• For example usage, see the above tutorial
float GetParamVal(string name)
  • Retrieve the current setting of a slider in the programmer. (Only use in phase two)
  • name = the name of the parameter (as initially passed to AddParam function)
  • Returns the current slider value as a floating point number.
  • For example usage, see the above tutorial
Functions for RGB colour picker params

AddColourParam(string name, int r, int g, int b)
  • Adds an RGB colour picker to the programmer. (Only use in phase one)
  • name = the string displayed above the colour picker
  • r/g/b = the defaultvalues for the red/green/blue values, range 0-255.
  • No return value
  • For example usage, see the 'Colour Fan.py' factory script.
int GetColourParamRed(string name)
int GetColourParamGreen(string name)
int GetColourParamBlue(string name)
  • Retrieve the red, green & blue values of an RGB colour picker in the programmer. (Only use in phase two)
  • name = the name of the colour picker (as initially passed to AddColour Param function)
  • Returns the current red, green or blue value as a 0-255 integer.
  • For example usage, see the 'Colour Fan.py' factory script.
Functions for radio box & drop down menu params

AddSwitch2(string name, string l1, string l2, int defaultVal)
  • Displays a two-way radio box parameter. (Only use in phase one)
  • name = the label displayed above the radio box
  • l1/l2 = the names displayed on the radio buttons
  • defaultVal = which radio button is selected by default (0 or 1)
  • No return value
  • For example usage, see the 'Shutter Chase.py' factory script.
AddSwitch3(string name, string l1, string l2, string l3, int defaultVal)
  • Displays a three-way radio box parameter. (Only use in phase one)
  • name = the label displayed above the radio box
  • l1/l2/l3 = the names displayed on the radio buttons
  • defaultVal = which radio button is selected by default (0...2)
  • No return value
  • For example usage, see the 'Attribute Oscillator.py' factory script.
AddSwitch4(string name, string l1, string l2, string l3, string l4, int defaultVal)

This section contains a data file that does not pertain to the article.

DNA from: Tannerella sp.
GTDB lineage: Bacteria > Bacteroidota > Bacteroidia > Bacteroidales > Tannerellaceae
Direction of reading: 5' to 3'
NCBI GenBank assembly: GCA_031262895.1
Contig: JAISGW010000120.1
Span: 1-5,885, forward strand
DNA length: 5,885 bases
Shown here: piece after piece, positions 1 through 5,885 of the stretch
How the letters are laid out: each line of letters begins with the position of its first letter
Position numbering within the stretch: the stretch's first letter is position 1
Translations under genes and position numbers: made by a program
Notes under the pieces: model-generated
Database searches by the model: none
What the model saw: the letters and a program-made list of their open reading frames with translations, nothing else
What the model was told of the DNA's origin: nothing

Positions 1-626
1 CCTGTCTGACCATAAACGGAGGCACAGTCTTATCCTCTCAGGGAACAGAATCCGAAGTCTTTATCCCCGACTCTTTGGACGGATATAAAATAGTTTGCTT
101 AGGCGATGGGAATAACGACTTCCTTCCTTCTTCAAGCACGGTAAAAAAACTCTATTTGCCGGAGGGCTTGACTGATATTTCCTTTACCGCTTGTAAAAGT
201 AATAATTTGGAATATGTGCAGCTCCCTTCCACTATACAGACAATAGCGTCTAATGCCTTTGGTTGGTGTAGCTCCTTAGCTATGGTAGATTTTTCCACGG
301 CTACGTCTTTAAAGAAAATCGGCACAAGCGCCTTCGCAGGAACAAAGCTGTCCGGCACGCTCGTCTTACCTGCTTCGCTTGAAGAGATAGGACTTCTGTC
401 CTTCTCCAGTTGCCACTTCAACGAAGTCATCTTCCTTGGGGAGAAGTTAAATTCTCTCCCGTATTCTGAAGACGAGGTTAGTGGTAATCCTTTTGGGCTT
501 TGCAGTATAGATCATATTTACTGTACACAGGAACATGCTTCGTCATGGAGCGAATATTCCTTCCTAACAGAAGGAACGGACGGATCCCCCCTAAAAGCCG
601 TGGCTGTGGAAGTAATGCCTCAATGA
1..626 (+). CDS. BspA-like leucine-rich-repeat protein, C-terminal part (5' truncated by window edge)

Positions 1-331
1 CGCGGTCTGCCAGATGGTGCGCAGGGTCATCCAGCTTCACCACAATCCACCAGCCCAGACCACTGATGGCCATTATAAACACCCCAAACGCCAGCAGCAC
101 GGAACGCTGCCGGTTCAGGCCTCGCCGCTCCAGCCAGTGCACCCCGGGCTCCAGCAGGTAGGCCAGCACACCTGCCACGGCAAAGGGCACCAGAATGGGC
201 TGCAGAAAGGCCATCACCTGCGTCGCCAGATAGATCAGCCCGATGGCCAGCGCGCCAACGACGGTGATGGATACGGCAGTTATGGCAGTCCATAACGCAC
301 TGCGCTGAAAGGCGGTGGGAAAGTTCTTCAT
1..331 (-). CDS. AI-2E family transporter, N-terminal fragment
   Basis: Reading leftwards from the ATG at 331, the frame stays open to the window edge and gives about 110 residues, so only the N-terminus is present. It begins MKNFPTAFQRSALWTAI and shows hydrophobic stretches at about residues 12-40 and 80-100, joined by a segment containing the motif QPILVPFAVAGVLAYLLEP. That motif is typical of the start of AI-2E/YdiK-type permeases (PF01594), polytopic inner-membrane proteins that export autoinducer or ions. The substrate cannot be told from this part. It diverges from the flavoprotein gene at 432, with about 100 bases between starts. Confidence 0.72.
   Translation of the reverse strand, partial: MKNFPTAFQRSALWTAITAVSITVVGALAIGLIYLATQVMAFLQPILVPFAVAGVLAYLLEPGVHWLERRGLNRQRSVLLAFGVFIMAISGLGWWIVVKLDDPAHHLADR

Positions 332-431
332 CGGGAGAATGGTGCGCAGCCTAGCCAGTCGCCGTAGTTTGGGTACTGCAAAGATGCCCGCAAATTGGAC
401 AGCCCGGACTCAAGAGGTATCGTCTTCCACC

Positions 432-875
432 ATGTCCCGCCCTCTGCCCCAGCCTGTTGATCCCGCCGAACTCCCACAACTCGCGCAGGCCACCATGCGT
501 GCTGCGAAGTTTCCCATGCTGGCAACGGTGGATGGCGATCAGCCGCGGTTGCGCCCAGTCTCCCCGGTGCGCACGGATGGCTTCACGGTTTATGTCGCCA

• Displays a four-way popup menu parameter. (Only use in phase one)
  • name = the label displayed above the menu
  • l1/l2/l3/l4 = the names displayed on the menu entries
  • defaultVal = which menu entry is selected by default (0...3)
  • No return value
  • For example usage, see the 'Shutter Chase.py' factory script.
AddSwitch5(string name, string l1, string l2, string l3, string l4, string l5, int defaultVal)
  • Displays a five-way popup menu parameter. (Only use in phase one)
  • name = the label displayed above the menu
  • l1/l2/l3/l4 = the names displayed on the menu entries
  • defaultVal = which menu entry is selected by default (0...4)
  • No return value
  • For example usage, see the 'Shutter Chase.py' factory script.
int GetSwitchVal(string name)
  • Retrieve the current setting of a switch parameter (radio box or drop-down menu). (Only use in phase two)
  • name = the name of the parameter (as initially passed to the AddSwitchX function)
  • Returns the current switch value as an integer.
  • For example usage, see the 'Shutter Chase.py' factory script.
Other functions for displaying params

AddAttributeMenu(string name, int defaultVal)
  • Displays a radio box (or popup menu depending on available space) containing all attributes available in the currently selected devices. (Only use in phase one)
  • name = the label displayed above the menu
  • defaultVal = which menu entry is selected by default (0...number of attributes-1)
  • No return value
  • For example usage, see the 'Attribute Oscillator.py' factory script.
AddAttributeMenu(string name, int defaultVal)
  • Displays a radio box (or popup menu depending on available space) containing all attributes available in the currently selected devices. (Only use in phase one)
  • name = the label displayed above the menu
  • defaultVal = which menu entry is selected by default (0...number of attributes-1)
  • No return value
  • For example usage, see the 'Attribute Oscillator.py' factory script.
int GetAttributeVal(string name)
  • Retrieve the current setting of an attribute parameter. (Only use in phase two)
  • name = the name of the parameter (as initially passed to the AddAttributeMenu function)
  • Returns the index number of the selected attribute (suitable for passing into e.g. SetAttributeVal)
  • For example usage, see the 'Attribute Fan.py' factory script.
Query functions

int GetNumSelDevices()
  • Returns the number of fixtures currently selected in the Device Browser.
  • No params
  • Returns the selected fixture count
  • For example usage, see the 'Colour Fan.py' factory script.
bool hasDimmer(int deviceNo)
  • Checks if the specified device has a dimmer attribute.